Could Vitamin K1 Deficiency be the Problem in Iron Deficiency and/or Anemia in Premenopausal Women?

dc.contributor.authorKaratoprak, Cumali
dc.contributor.authorŞekerci, Abdusselam
dc.contributor.authorKaraaslan, Tahsin
dc.contributor.authorOlgaç, Atilla
dc.contributor.authorÖzer, Ömer Faruk
dc.contributor.authorSelek, Şahabettin
dc.contributor.authorKöktaşoğlu, Fatmanur
dc.contributor.authorEkinci, İskender
dc.contributor.institutionauthorKARATOPRAK, CUMALİ
dc.contributor.institutionauthorŞEKERCİ, ABDÜSSELAM
dc.contributor.institutionauthorÖZER, ÖMER FARUK
dc.contributor.institutionauthorSELEK, ŞAHABETTİN
dc.description.abstractObjective: The etiology of iron deficiency anemia, which develops as a result of menstrual bleeding in the premenopausal period, is unknown. Vitamin K1 has an important role in the coagulation cascade and is not a well known vitamin. The aim of this study was to investigate whether or not Vitamin K1 had a role in anemia developing in the premenopausal period, for which no additional reason could be found. Methods: This study included a patient group of women aged 18-50 years, who had a regular menstrual cycle. Patients who were found to have iron deficiency, who were evaluated hematologically, gastrointestinally and gynecologically, and who did not have a pathology that would lead to iron deficiency were included in the study group.The control group comprised volunteers with regular menstrual cycles who had not been previously determined with iron deficiency. In the study, Vitamin K1, Hemogram, ferritin, iron, total iron binding capacity were examined. The Vitamin K1 level was measured by two different methods both using ELISA and liquid chromatography-mass spectrometry (LC-MS/MS) methods. In addition, a record was made for all participants including demographic characteristics, lifestyle habits, and number of menstruating days. The obtained data were then compared between the groups. Results: A total of 88 voluntary participants were included in the study as 45 patients with iron deficiency anemia (IDA) and a control group of 43 subjects. The age, body mass index, partial thromboplastin, International normalized ratio, active partial thromboplastin time, folic acid, and Vitamin B12 values were similar in both groups. In both methods, no significant difference was determined between the groups in respect of the Vitamin K1 level (p=0.9 in ELISA method and p=0.3 in LC-MS/MS method). The number of menstruation days was determined to be significantly higher in the anemic group than in the control group (p=0.002). Conclusion: From the results of this study, it was considered that IDA developed in premenopausal women with a longer period of menstrual bleeding. However, Vitamin K1 deficiency was not considered to be one of the underlying reasons for longer menstrual bleeding.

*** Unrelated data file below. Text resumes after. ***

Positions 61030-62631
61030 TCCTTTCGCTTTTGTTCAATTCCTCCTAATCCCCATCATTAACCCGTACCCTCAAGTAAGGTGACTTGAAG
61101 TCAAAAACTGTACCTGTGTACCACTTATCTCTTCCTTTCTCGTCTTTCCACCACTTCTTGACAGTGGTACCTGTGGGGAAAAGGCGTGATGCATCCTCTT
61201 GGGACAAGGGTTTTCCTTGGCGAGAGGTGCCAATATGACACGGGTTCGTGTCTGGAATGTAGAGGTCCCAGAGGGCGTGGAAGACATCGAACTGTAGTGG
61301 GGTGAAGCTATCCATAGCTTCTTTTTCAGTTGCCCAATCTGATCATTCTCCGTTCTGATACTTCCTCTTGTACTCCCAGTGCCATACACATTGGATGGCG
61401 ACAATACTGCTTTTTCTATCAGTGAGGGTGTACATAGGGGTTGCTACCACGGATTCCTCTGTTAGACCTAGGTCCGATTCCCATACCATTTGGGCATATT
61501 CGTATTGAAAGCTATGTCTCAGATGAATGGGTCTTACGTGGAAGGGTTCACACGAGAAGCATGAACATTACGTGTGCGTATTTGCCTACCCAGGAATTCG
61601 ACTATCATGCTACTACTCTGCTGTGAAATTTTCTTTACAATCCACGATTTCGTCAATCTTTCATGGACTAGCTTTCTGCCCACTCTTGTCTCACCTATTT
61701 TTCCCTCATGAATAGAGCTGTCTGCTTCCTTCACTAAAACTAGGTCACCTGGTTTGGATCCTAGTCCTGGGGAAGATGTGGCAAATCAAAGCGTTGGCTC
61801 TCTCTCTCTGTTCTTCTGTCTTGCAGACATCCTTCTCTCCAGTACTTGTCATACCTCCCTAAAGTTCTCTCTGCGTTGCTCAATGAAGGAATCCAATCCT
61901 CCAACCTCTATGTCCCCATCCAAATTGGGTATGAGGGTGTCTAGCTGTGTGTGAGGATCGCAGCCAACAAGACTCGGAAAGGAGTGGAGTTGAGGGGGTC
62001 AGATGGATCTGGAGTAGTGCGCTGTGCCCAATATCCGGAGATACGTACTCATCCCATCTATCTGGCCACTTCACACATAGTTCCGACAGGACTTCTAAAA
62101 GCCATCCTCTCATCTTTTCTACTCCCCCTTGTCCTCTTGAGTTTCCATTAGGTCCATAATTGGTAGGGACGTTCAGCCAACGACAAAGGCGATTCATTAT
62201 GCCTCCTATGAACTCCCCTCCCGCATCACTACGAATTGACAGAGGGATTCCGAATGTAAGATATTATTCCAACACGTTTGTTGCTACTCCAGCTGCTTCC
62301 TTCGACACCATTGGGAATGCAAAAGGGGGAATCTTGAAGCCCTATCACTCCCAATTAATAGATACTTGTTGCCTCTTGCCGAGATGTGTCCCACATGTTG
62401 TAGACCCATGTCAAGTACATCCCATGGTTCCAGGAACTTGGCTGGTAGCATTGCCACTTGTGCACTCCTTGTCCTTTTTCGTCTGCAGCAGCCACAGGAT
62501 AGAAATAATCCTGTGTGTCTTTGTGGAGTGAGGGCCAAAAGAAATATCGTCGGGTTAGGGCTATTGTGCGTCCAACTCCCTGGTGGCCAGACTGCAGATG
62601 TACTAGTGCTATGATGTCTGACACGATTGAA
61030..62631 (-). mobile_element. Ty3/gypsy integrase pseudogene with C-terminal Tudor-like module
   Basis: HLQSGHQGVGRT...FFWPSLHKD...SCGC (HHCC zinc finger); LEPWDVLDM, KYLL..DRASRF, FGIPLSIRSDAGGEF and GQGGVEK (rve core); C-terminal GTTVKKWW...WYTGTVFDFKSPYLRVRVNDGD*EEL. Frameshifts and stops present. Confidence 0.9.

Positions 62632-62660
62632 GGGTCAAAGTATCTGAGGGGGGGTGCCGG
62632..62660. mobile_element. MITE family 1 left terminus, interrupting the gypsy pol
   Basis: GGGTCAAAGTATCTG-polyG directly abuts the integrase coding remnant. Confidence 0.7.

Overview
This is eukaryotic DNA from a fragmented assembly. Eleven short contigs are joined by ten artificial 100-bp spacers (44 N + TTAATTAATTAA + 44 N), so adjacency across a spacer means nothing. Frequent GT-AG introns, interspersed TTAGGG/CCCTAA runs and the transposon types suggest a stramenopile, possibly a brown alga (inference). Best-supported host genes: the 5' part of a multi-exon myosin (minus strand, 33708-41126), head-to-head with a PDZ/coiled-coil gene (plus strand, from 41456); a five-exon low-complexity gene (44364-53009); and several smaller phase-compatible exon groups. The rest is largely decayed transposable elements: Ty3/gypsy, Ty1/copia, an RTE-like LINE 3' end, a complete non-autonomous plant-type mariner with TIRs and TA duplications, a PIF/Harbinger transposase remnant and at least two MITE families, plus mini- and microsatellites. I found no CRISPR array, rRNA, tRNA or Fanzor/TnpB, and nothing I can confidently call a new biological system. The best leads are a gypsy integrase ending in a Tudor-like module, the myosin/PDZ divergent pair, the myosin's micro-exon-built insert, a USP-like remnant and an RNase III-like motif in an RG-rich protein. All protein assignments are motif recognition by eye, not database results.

dc.identifier.citationKaratoprak C., Şekerci A., Karaaslan T., Olgaç A., Özer Ö. F. , Selek Ş., Köktaşoğlu F., Ekinci İ., -Could Vitamin K1 Deficiency be the Problem in Iron Deficiency and/or Anemia in Premenopausal Women?-, Bezmialem Science, cilt.10, sa.2, ss.139-143, 2022
dc.subjectVitamin K1
dc.subjectiron deficiency anemia
dc.titleCould Vitamin K1 Deficiency be the Problem in Iron Deficiency and/or Anemia in Premenopausal Women?
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Could Vitamin K1 Deficiency be the Problem in Iron Deficiency and/or Anemia in Premenopausal Women?
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